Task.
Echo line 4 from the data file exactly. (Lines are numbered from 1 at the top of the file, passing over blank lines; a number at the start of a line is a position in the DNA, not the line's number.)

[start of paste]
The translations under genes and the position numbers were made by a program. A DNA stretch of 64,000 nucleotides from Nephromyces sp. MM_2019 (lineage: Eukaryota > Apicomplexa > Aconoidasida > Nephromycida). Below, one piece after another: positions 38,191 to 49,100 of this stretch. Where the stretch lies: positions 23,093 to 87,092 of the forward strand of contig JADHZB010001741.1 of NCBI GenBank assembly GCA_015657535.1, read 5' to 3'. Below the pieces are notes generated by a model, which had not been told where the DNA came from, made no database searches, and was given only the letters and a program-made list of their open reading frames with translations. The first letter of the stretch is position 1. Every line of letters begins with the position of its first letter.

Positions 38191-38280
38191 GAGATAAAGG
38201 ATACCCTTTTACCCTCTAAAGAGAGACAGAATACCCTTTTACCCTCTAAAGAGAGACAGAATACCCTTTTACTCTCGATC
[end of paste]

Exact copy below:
38201 ATACCCTTTTACCCTCTAAAGAGAGACAGAATACCCTTTTACCCTCTAAAGAGAGACAGAATACCCTTTTACTCTCGATC